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Culture

Children, Identity and Borders

David Langness | Aug 20, 2014

PART 1 IN SERIES Children and Identity and Borders

The views expressed in our content reflect individual perspectives and do not represent the official views of the Baha'i Faith.

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David Langness | Aug 20, 2014

PART 1 IN SERIES Children and Identity and Borders

The views expressed in our content reflect individual perspectives and do not represent the official views of the Baha'i Faith.

Recently I watched, on Al Jazeera America news, an interview with a young Honduran boy who crossed the border between Mexico and the United States. Under pressure and fearing death from gangs he refused to join in his home town, and separated from his parents who had come to the U.S. for work, he leapt into the migratory river of young, often unaccompanied children and teenagers now fleeing to El Norte as refugees from failed states.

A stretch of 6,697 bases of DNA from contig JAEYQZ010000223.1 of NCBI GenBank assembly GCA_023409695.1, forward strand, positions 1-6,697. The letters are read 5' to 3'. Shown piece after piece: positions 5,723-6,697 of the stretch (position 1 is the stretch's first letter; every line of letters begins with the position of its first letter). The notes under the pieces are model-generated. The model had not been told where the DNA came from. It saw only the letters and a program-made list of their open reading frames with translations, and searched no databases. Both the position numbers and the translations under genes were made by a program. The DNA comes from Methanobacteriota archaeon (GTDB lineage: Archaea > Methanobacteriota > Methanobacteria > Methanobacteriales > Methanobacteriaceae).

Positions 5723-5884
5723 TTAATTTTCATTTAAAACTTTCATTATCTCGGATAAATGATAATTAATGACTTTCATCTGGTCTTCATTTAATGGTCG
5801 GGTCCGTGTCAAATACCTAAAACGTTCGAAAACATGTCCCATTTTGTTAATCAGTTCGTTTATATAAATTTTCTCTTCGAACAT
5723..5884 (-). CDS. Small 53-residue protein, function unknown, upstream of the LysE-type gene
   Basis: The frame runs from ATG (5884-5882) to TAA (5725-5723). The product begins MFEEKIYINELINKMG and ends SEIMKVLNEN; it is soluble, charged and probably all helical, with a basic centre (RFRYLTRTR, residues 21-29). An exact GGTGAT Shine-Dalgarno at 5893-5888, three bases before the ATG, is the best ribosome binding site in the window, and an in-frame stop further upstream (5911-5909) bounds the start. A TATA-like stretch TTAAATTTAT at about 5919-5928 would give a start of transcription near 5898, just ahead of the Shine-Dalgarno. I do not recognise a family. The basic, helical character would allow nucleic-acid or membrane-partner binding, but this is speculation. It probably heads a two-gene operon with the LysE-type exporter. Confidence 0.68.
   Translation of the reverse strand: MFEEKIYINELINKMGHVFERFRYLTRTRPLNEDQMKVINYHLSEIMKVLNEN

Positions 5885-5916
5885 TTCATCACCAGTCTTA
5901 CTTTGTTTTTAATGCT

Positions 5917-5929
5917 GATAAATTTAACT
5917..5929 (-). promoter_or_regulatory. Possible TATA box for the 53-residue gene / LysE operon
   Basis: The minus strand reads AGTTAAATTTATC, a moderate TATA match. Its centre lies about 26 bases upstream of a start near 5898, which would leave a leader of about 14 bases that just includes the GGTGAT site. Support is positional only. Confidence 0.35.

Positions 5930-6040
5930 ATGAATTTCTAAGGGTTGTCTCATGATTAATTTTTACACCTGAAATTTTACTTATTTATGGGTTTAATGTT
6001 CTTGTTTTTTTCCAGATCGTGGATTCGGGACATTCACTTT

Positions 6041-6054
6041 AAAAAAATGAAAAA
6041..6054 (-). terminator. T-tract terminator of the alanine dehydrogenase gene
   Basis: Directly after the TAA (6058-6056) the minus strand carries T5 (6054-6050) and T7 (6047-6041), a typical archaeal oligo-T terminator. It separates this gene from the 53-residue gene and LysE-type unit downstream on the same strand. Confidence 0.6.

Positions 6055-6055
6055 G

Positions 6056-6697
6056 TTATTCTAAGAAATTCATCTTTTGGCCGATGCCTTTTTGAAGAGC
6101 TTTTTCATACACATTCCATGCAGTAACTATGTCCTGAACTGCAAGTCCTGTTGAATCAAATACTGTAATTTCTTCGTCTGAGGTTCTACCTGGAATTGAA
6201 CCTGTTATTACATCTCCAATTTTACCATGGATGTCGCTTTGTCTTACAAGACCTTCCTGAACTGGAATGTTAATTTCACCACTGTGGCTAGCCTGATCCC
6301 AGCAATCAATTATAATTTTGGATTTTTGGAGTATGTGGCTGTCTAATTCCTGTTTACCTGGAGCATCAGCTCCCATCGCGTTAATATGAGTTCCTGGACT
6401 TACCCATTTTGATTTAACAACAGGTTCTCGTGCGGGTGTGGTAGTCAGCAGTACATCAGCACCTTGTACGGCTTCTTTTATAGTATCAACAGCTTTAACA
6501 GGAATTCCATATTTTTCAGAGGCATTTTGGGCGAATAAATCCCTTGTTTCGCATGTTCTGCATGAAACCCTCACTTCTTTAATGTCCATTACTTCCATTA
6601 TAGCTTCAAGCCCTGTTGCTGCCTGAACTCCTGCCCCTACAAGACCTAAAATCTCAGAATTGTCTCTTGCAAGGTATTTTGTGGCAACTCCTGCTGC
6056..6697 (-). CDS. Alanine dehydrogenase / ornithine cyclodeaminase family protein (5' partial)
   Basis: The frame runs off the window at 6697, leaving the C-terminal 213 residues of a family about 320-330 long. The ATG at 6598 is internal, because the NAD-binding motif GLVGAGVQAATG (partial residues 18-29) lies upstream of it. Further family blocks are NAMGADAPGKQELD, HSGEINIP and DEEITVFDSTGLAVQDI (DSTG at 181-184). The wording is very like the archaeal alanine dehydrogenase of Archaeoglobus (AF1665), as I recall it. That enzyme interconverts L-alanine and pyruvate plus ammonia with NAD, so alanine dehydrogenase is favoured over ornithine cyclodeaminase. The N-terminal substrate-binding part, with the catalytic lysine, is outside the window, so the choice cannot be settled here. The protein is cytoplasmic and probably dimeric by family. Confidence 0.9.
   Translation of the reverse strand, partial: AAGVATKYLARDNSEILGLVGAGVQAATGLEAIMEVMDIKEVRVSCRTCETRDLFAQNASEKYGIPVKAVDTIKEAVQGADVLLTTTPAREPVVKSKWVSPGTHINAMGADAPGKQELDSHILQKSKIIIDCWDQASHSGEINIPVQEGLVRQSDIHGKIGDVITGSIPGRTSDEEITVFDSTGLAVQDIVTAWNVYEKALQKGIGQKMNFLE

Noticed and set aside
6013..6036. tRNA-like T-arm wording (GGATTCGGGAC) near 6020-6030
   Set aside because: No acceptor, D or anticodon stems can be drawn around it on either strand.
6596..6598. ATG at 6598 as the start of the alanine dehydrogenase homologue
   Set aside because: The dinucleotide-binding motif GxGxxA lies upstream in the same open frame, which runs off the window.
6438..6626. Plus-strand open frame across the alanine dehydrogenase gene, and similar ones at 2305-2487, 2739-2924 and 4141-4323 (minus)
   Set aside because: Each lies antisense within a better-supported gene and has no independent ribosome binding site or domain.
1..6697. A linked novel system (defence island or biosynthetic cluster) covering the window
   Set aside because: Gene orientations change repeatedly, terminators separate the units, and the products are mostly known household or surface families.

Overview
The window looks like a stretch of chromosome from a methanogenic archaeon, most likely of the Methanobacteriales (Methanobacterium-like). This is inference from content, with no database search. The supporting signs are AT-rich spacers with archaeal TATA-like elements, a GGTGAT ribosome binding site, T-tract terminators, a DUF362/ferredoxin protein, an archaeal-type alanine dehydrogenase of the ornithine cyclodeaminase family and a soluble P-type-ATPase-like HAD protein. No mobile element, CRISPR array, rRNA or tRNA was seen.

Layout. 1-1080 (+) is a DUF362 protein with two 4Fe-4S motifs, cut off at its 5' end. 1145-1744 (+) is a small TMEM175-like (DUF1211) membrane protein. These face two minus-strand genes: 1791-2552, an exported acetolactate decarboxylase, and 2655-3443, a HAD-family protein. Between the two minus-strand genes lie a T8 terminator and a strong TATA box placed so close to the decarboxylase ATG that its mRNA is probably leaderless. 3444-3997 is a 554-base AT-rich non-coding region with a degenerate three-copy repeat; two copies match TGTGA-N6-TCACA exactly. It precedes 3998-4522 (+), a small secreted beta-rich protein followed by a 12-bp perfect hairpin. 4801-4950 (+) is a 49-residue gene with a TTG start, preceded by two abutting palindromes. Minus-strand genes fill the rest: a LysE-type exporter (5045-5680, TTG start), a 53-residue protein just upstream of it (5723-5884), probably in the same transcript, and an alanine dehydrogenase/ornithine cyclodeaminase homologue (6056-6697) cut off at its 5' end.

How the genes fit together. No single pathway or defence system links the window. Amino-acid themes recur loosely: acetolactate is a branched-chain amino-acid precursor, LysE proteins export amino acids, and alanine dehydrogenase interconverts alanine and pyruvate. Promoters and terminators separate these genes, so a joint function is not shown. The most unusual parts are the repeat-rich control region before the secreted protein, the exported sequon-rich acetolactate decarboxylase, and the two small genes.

“If your parents are already in Los Estados Unidos,” he said, “the government will let you stay.” This idea, partly rumor and partly fact, is actually true for minors of non-contiguous nationalities—in other words, if you’re not from Mexico or Canada, and you’re under 18, and at least one parent resides in the U.S., and you make it across the entire dangerous length of Mexico and then across a heavily-patrolled border—well, then U.S. law, like the law in most developed nations, says you must be reunited with your resident parent.

Which makes sense–only a truly heartless country would turn refugee children like this boy away.

So when he crossed the Rio Grande River he immediately looked for the Border Patrol, hoping La Migra would pick up and detain him. Sure enough, they quickly found him and took him to a hot, overcrowded detention center, a full-lockdown jail where he spent three miserable weeks. The story concluded as he tearfully reunited with his parents, when the detention center released him into their waiting arms.